2007 Volkswagen GTI
The sole German competitor in this comparison is no stranger to practical performance. The GTI is, after all, the original hot hatchback. This fifth-generation model is by far the best VeeDub since the Mark II days, thanks to a proper suspension retune that brought back the old GTI’s swagger.
Horsepower never hurts either, and with a turbocharged 2.0-liter four-cylinder under the hood delivering 200 ponies, the once-sluggish GTI is every bit a match for the peaky Honda, with both clocking 0-60 times in the mid-to-high six second range. The GTI also hangs with the Honda in the twisties, though the Si does have a slightly harder edge, which may give it the slimmest of advantages.
That harder edge also means the GTI offers a bit more refinement, a bit more comfort, and a bit more practicality, while still offering a truly rewarding performance experience behind the wheel. It also uses a bit more oil than the rest of the field, sometimes as much a quart every 1000 miles. Volkswagen bulletins point to a defective PCV system as a possible cause for the consumption; in the meantime, Volkswagen forums simply recommend keeping an extra few cases of oil in the car, just in case. Otherwise, it’s hard to fault the GTI, save for its somewhat bulbous styling and average price of around $17,500, making it the most expensive car on this list.
Yeah, you probably saw this coming. 263 horsepower, crisp handling without compromising ride quality, five-door practicality, and reserved good looks, all wrapped in a reliable package that—provided you don’t go crazy on options—slots comfortably under our $17,000 target. When Mazda unleashed this weapon back in 2006 it was all the rage, both with the young sport compact crowd and the more mature demographic seeking an exciting, all-in-one package. Four years later, it’s still all the rage, and for good reason—the turbocharged 2.3-liter engine isn’t just a horsepower machine, but a torque monster as well, twisting the pavement with a full 280 pound-feet at only 3000 rpm. That’s more than the Nissan’s much larger V-6, way more than the GTI, and laughably more than the Civic Si. That’s not to say there isn’t a thrill in winding out a high-rpm engine, but getting a satisfying surge of power in nearly every gear regardless of rpm definitely has its advantages.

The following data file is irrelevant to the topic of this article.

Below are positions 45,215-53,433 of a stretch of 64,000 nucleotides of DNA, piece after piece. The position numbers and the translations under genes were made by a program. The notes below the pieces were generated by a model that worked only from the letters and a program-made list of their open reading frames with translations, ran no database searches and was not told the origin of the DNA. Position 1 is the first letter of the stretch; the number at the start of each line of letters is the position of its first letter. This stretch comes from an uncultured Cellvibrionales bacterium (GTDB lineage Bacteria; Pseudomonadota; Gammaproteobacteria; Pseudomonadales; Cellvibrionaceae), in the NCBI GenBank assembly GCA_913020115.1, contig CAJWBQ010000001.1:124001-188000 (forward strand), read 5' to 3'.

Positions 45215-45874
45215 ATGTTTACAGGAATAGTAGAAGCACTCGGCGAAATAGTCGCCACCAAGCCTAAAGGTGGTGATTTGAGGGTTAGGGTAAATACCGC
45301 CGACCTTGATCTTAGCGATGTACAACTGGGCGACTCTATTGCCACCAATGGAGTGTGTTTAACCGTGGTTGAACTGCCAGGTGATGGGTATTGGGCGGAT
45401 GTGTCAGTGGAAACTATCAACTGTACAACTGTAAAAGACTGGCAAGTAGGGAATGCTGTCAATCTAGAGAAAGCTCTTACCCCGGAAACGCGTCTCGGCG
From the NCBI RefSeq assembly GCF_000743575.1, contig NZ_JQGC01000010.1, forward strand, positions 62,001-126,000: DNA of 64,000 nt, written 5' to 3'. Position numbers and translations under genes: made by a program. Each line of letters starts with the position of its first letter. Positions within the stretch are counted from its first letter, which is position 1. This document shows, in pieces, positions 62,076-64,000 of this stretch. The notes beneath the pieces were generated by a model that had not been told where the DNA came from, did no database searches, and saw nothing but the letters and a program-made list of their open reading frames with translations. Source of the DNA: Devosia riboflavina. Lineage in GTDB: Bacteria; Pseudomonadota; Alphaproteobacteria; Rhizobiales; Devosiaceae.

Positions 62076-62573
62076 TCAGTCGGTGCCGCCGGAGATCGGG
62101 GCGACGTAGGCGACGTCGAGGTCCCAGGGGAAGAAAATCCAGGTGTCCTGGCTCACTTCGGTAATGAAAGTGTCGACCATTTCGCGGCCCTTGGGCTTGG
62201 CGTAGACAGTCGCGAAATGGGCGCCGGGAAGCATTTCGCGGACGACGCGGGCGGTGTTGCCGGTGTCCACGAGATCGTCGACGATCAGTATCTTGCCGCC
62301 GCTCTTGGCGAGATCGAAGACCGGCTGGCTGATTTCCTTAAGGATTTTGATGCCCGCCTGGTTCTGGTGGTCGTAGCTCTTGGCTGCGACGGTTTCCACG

Find the right balance of grip and wheel spin, and the Mazdaspeed3 can dash to 60 in five and a half seconds, trip quarter-mile lights in the low fourteen-second range, and continue pulling to a governed top speed of 155 miles per hour. That’s enough chutzpah to dog such notables as the Porsche Cayenne S, Charger R/T, and the Subaru WRX, the latter of which gets positively hosed by the Mazda from a roll once its all-wheel-drive advantage is lost.
A retuned suspension with stiffer everything, tougher brakes, and sticky eighteen-inch rubber ensures this cruise missile can also bite when needed, and though it’s not quite as sure-footed as the Si or GTI, it still has the ability to straighten curves with reckless abandon. Most impressive to us is how well the Mazdaspeed3 delivers this poise without really sacrificing comfort. It’s very much the Clark Kent of this segment—mild mannered and pleasant, if a little dorky, but still able to circumnavigate the world quick enough to reverse time. If people were smart, they’d sell this car with a cape.
But just like every superhero, the Mazdaspeed3 does have its kryptonite. One cannot have such a prodigious amount of torque driving the front wheels without having at least some torque steer issues, and though Mazda has done a pretty amazing job with keeping it to a minimum, expect to keep a death grip on the wheel when charging forward, especially on uneven pavement. That charging also takes its toll at the pumps, with real-world mileage figures often running in the low twenties.
Then there’s the transmission—fortunately there’s enough torque to negate the need for constant rowing, which is good because shifting the thing isn’t something we look forward to. Mushy, notchy, and finicky are some of the more socially acceptable ways to describe the experience. For the sake of our otherwise-stout MS3 love, we’ll just leave it at that.
Despite these admittedly picky downfalls, the Mazdaspeed3 takes our breath away with its combination of blistering performance, reservedly aggressive styling, knife-edge balance of handling, grip, and comfort, everyday practicality, and extraordinary value. The MS3 may, in fact, be an entry-level car in the eyes of some, but its overachieving performance and friendly personality make it the perfect working-class hero for the times.